The Politics of Utopia and the Liberal Theory of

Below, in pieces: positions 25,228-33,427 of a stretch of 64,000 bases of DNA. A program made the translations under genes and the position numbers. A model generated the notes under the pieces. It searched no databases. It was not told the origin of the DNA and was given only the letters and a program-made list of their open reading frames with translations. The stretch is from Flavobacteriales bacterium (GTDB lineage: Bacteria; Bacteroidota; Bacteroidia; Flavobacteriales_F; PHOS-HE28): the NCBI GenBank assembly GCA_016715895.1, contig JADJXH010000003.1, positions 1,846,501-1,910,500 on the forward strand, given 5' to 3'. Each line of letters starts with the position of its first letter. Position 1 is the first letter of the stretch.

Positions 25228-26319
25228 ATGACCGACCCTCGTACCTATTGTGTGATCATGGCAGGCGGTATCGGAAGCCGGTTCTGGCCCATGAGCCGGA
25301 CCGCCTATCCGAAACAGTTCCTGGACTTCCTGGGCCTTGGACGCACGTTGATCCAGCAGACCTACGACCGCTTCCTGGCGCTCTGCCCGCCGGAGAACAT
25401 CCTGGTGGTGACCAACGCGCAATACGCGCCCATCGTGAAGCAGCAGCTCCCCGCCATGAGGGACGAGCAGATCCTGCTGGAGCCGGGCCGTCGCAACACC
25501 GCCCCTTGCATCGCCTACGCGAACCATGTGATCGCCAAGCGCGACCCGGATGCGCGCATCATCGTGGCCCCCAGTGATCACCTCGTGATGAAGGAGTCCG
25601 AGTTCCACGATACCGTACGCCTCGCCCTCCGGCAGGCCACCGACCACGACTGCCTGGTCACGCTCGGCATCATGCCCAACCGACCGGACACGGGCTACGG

A utopia, from one point of view, implies a distinction between things as they are and things as they should be. In this sense, a utopia implies an ideal society created by deliberate human endeavour. Such a defi nition typically includes a vision of an ideal existence for a collectivity. The utopias of the renaissance, for instance, described ideal imaginary societies characterized as if they operated in the present. They were fi ctional characterizations expressed so as to represent an ideal blueprint of how human groups could or should co-exist. As blueprints they combined both substantive and methodological concerns. That is, they spelt out the substance of how human society should be structured, and they constituted a method to enable comparison with actually existing societies. As often as not, because they were structured systemically, representing the individual in relation to complex institutional and social processes, they would address and resolve complex issues relating to structure and agency, freedom and determinism, morality and law, and social justice as well. The renaissance utopias represented one possible future, recapturing the authority and stability of the ancients. Most stressed stability at the expense of change, and repressed expressions of difference and diversity. Thomas More,1 writing in the early sixteenth century, for instance, imposed restrictions on travel, public gatherings, and the expression of political ideas, especially as infl uenced by the rise of the recently invented printing machines. More’s conception of utopia, like those of von Günzburg,2 Doni,3 Campanella,4 Andreae,5 Burton,6 and Bacon,7 emphasized social justice, the moral life, the relations of the individual to the polis and the absence of exploitation. Miriam Eliav-Feldon (1982: 85) characterizes renaissance utopias as resting on four motives: social justice, a religiously moral life, the eradication of individualism, and simplicity.